Thrombocytopenia is sometimes described as a platelet count lower than 50,000. So you're not there yet and hopefully you won't get there. I sincerely doubt that you are close to needing a transfusion. With some surgeries there are doctors who prefer to transfuse blood or platelets in a patient with low platelets prior to surgery so, should you require a surgical procedure, you might need to get transfused.
The risk of a low platelet count is bleeding. I would be interested in knowing what your prothrombin time is - clotting time or INR. Platelets are one factor in clotting and at one point I had a pretty low platelet count (30,000) but my clotting time must not have been alarming because my doctors weren't concerned. I have read that there is a risk of internal bleeding with a platelet count under 10,000 but you're a very long way from worrying about that.
I'd guess that your low platelet count was attributable to at least 2 causes. You mentioned splenomegaly and I agree with you that your enlarged spleen is sequestering platelets. Your previous alcohol intake may also have impaired your platelet production as well as impacted the quality and lifespan of your platelets. I believe that a bone marrow test would indicate whether you're producing an adequate number of platelets and the fitness of those platelets. I question whether a test like that would be appropriate since it seems as though your platelet count is directly associated with your liver condition.
I don't know much about alcohol induced liver damage but it seems reasonable to believe that if you are no longer assaulting your liver with alcohol that you liver will not deteriorate further - that it should remain stable - if not improve. I sincerely hope that is the case Randy.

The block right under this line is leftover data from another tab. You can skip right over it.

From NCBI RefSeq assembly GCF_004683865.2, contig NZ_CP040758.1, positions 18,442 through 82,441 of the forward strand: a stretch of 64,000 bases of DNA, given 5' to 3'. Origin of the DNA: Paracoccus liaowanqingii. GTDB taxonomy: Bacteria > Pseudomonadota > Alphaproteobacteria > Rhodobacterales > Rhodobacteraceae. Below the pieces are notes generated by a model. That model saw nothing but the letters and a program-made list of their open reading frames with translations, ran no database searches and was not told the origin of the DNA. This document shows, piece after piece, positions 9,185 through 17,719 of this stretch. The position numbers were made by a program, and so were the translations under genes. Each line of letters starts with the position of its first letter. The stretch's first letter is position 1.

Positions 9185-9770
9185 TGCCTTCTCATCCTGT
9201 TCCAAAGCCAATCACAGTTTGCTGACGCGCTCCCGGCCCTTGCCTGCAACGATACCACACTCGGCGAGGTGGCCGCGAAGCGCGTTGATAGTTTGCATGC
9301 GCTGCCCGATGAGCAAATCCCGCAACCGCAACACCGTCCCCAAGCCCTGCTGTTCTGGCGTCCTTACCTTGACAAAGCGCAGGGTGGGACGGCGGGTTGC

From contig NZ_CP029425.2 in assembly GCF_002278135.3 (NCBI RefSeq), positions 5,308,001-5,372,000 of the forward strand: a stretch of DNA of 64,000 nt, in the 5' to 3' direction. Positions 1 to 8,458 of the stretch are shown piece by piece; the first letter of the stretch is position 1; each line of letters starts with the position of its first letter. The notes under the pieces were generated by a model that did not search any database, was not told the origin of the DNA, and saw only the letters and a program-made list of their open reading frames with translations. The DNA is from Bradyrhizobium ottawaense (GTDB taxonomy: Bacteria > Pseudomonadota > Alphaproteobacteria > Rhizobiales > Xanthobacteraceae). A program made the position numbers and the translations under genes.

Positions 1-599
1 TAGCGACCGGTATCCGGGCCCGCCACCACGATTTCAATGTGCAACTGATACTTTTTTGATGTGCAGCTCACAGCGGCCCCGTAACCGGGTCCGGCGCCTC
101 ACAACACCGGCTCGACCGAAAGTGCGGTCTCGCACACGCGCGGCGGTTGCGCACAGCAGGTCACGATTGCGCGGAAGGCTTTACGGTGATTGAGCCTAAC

The bottom line is that I think you're platelet count, though low, is not dangerously low and shouldn't be a reason for anxiety. Of course, you know that I'm just a patient so my opinion should be taken in that context.
Good luck and keep doing what you've been doing.
Mike thank you again for helping me. I always value your opinion. Over the course of the past two years I have seen my platelets go up and down. 60 is the lowest thus far. I’m sure that diet plays a role in this as well as the portal hypertension. Most of my enzymes have stabilized although some are out of range such as bilirubin, AST, GGT, platelets and ammonia.
I am tested every three months and I record and chart all the information. Abstinence from alcohol has not been any problem for me. As you are aware cirrhosis is a terminal illness so progression can never be completely stopped but can be slowed enough for me to survive to my full life expectancy providing too much damage has not occurred. I monitor these results and take the necessary steps to at least keep them where they are.
My last test result showed a drop from 72 to 60 that is why I had the concern. As you probably know as my liver condition worsens the portal hypertension will increase and blood flow will back up into the spleen causing it to enlarge even more. As the blood flows through the spleen many platelets will drop to the bottom and remain trapped hence giving me the low platelet count. The larger it becomes the more of a drop I should expect. My portal hypertension is managed using a blood pressure medication but can’t be lowered any further.